# Bounded sets, infimum, supremum proof

Let $S$ and $T$ be bounded sets of negative real numbers. Define $ST=\{st|s \in S, t\in T\}$. Show that $ST$ is bounded and that $\inf(ST)=\sup(S)\sup(T)$.

I tried to get an idea how to prove this by considering a small, finite set of negative numbers. So, for instance $S=\{-5,-4,-3,-2,-1\}$ and $T=\{-10,-9,-8,-7,-6\}$. The $\sup(S)=-1$, and $\inf(S)=-5$, $\sup(T)=-6$, and $\inf(T)=-10$. Since multiplying two negative numbers is positive, it's obvious that the $\inf(ST)=(-1)(-6)=6$. I tried doing this with infinite sets, where I assumed the set was in order from least to greatest and then I would take the absolute value and show that the order changed, but when I wrote it out, it was wrong because the sets are not necessarily countable. How would I prove this?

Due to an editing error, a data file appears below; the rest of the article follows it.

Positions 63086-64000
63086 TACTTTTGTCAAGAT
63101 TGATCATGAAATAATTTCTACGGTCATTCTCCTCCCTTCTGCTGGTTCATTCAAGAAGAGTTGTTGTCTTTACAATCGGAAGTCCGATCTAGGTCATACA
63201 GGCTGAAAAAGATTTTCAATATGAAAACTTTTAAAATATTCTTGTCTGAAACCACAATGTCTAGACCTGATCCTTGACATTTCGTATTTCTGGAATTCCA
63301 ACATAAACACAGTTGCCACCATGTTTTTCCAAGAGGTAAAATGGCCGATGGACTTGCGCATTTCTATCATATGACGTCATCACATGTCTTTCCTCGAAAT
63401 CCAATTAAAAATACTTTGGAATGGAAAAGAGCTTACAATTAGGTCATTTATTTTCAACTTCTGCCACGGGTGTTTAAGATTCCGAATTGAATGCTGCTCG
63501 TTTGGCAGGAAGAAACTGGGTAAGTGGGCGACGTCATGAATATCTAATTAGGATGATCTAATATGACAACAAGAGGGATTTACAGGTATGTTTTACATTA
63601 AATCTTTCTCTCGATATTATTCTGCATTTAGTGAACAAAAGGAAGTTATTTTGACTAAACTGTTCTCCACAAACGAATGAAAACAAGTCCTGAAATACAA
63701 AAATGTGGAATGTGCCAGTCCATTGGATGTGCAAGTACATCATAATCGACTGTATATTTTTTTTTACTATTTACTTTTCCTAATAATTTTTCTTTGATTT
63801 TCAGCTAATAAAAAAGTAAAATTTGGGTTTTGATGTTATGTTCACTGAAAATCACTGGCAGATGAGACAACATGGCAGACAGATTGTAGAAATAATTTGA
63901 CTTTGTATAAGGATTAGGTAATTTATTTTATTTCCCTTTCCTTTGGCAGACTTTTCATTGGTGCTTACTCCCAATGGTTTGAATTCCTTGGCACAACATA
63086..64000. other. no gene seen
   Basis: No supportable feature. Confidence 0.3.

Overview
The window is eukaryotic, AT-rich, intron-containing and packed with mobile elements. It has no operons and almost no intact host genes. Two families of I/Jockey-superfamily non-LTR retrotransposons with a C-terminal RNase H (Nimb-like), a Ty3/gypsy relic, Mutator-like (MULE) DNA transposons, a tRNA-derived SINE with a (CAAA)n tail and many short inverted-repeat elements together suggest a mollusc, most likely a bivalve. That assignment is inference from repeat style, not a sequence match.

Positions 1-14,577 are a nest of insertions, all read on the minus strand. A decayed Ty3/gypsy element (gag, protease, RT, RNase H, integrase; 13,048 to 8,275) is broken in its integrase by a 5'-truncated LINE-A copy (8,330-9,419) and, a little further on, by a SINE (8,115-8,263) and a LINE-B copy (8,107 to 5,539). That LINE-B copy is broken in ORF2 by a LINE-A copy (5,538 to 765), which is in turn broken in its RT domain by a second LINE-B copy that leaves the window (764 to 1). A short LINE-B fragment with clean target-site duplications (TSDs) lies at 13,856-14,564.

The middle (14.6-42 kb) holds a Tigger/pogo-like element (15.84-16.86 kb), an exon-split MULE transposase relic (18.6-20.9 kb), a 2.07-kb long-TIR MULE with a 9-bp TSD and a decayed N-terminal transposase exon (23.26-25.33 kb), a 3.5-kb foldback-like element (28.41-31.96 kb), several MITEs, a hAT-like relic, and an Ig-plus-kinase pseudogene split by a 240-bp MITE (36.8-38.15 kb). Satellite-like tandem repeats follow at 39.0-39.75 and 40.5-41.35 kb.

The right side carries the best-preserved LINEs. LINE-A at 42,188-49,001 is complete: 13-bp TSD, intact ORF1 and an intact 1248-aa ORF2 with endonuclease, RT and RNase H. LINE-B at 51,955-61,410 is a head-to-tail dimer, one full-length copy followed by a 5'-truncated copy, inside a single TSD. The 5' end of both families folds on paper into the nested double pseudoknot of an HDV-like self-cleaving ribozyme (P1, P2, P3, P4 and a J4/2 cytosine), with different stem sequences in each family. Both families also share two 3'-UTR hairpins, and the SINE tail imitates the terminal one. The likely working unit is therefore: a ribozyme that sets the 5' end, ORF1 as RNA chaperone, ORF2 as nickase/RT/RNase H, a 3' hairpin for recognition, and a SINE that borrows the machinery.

Thank you.

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For all $s,t$, $st=|s||t|$. Because $S$ and $T$ are bounded, $\sup\{|s|:s\in S\}$ is attained when $s=\inf S$ and $\sup \{|t|:t \in T\}$ is attained when $t= \inf T$. Clearly $\sup ST= (\inf S)(\inf T)$, both of which exist (we are in $\mathbb{R}$). Then, since $st>0$ for all $s \in S, t \in T$, it follows that for all $a,b \in ST, d(a,b)\leq (\inf S) (\inf T)$ so that $ST$ is bounded. A similar argument shows that $\inf(ST)= \sup (S) \sup (T)$.
If $|a|<|c|$, then $|ab|<|bc|$ for any $b$. Also, if $a<0,b<0$ then $ab>0$. Those two properties come together pretty nicely to give you the answer.